But I hate wasting food. Especially the primo fresh raspberries. If I didn’t get nauseous, I probably would still have eaten it. But I just couldn’t swallow it!
Rob has an iron tummy and tongue already scorched by years of eating spicy food, so he offered to finish it. Even though it was definitely subpar and (not even that spicy).
But, before I burdened Rob with heaps of the dish, I snatched half of the base of the salad. The good parts: the black beans, the quinoa and the steamed broccoli.
I veered towards an alternative route, towards a mango, black bean and quinoa salad with a sesame orange dressing, that I ended up adapting from Eating Well. Bonus broccoli, of course.
After trying the first dish, this was a much better alternative. Light and fresh. Bright with the mango with subtle flavours from the fresh orange juice, toasted sesame oil and cilantro. I added toasted sesame seeds to highlight more of the sesame flavour.
Let me assure you, I won’t be trying chipotles in adobo again anytime soon.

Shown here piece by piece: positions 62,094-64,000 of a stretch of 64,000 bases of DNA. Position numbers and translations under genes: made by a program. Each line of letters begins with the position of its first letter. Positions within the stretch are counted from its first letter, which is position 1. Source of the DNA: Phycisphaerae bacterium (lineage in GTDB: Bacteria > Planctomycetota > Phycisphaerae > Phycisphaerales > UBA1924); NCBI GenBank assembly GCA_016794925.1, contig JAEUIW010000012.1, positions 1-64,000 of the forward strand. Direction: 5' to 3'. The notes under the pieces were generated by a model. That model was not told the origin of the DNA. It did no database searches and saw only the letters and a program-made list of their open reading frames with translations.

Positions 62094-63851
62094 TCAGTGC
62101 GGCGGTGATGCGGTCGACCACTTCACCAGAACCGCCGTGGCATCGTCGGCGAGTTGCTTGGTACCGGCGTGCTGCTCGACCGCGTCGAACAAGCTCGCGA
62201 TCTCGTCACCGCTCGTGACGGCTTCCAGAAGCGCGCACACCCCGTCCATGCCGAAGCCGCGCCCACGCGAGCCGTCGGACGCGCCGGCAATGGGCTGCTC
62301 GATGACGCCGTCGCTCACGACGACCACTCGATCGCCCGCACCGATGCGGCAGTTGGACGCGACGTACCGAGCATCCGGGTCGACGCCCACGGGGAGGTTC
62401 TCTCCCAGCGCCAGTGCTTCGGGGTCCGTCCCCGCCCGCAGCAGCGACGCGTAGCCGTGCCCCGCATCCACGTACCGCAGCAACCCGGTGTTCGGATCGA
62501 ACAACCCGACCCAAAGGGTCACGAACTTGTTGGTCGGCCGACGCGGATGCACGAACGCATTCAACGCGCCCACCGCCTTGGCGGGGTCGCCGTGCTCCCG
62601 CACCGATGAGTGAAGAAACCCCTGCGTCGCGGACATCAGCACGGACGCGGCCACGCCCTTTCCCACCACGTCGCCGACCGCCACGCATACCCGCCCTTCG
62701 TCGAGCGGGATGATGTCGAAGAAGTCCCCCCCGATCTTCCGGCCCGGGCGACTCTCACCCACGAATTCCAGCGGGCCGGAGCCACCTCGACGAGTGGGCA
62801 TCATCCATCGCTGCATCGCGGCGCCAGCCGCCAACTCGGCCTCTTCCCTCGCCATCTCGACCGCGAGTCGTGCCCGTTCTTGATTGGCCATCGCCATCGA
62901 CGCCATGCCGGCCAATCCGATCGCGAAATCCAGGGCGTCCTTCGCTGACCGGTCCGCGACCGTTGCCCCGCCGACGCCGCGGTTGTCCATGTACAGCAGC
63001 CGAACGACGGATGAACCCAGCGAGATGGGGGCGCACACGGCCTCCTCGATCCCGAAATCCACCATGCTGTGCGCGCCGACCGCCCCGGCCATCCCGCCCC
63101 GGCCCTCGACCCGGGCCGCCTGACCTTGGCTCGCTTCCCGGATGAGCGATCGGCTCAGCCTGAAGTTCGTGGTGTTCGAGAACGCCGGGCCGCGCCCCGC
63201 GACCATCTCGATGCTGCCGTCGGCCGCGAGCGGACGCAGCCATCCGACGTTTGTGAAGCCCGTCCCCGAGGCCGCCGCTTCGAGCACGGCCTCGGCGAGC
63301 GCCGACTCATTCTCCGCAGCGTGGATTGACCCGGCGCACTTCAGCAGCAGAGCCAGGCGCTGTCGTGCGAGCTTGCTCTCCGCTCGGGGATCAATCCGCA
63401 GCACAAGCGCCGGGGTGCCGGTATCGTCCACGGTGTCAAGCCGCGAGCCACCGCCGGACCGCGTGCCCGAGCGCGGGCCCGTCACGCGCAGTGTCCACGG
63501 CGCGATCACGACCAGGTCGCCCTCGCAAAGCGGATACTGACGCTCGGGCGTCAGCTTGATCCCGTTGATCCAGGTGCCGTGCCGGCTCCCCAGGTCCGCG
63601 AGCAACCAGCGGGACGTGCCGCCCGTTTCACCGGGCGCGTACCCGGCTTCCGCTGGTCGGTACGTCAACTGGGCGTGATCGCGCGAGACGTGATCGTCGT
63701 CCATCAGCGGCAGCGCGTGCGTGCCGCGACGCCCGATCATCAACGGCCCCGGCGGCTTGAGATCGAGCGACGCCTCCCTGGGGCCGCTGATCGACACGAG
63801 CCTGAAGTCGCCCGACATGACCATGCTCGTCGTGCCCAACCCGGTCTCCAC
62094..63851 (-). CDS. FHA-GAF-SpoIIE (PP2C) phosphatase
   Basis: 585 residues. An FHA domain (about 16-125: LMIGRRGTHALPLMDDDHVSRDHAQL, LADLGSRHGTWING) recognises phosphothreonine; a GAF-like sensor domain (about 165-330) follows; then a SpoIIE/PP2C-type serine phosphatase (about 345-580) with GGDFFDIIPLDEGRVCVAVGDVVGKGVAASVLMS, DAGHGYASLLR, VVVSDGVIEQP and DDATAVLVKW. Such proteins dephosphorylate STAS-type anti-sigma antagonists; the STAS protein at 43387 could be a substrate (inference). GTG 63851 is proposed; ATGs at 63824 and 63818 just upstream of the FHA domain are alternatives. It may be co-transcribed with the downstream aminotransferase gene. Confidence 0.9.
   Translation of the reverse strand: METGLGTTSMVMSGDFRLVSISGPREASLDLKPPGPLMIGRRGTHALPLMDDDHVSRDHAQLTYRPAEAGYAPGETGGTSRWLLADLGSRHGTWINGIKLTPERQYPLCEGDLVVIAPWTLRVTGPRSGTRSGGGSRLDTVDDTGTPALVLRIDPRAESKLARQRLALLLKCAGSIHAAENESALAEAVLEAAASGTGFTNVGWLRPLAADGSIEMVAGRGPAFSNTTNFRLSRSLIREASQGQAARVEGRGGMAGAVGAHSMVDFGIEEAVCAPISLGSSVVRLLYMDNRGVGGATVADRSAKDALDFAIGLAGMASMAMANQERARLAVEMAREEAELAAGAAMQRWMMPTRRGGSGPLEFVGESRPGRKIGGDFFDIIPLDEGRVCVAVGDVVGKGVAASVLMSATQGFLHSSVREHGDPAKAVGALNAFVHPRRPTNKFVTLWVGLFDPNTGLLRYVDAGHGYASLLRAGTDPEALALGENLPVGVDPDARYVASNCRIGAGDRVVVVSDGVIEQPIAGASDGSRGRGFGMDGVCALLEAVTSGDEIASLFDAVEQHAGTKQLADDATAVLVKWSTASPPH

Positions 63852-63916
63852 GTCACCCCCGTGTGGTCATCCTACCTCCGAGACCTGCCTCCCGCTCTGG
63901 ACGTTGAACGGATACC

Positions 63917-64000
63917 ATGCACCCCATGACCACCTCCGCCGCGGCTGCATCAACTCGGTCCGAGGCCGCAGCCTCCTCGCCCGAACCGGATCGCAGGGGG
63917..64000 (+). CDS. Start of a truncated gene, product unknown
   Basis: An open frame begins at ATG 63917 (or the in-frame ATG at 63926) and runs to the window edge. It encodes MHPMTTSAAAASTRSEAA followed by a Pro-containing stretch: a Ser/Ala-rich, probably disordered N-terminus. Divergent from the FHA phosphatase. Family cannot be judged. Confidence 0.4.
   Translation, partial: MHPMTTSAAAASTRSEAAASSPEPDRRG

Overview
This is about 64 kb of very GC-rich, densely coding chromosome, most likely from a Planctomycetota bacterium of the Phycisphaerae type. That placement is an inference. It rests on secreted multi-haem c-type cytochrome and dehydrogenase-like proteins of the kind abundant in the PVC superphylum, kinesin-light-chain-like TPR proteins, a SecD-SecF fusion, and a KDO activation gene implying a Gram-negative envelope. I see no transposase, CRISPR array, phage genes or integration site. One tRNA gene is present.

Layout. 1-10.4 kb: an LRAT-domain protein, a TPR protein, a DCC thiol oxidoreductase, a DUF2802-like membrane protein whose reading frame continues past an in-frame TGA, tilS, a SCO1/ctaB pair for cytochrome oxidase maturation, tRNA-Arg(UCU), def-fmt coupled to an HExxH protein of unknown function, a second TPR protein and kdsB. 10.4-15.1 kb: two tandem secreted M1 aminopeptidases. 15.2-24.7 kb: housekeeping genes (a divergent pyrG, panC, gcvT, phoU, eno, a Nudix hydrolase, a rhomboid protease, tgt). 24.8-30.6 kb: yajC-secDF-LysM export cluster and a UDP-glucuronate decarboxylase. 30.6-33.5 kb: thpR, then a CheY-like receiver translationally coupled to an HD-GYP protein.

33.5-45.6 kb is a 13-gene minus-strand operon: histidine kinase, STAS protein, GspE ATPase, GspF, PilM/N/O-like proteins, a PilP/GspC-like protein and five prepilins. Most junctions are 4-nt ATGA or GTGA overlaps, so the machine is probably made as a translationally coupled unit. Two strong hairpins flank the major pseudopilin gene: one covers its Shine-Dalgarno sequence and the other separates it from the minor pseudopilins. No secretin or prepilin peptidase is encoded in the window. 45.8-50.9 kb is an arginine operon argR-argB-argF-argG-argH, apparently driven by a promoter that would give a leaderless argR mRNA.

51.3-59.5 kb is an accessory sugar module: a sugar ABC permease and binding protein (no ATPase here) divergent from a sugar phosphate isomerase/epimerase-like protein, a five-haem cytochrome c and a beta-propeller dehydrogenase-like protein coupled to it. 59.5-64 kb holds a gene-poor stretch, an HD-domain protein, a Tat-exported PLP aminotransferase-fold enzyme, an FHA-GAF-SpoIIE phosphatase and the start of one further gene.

What do you do when you make something that doesn’t taste good? Do you still eat it or try something new?
While I didn’t make any resolutions for the New Year, one thing I am trying to improve in the kitchen is to become more flexible. Rob is good about perfecting a few key recipes or whipping up impromptu stir-fries whereas I prefer to keep trying something new. I realize this isn’t the most sustainable practice when life gets busy, so I am looking more into sauces that make the dish along with an assortment of vegetables with a grain or bean.
In this case, the sauce is a toasted sesame orange teriyaki sauce from Radiant Health, Inner Wealth. It was easy to put together, and with freshly squeezed orange juice, the orange flavour was light, not dominant or ooky sweet. It can’t really compete with my salmon teriyaki, but it is nice in its own regard.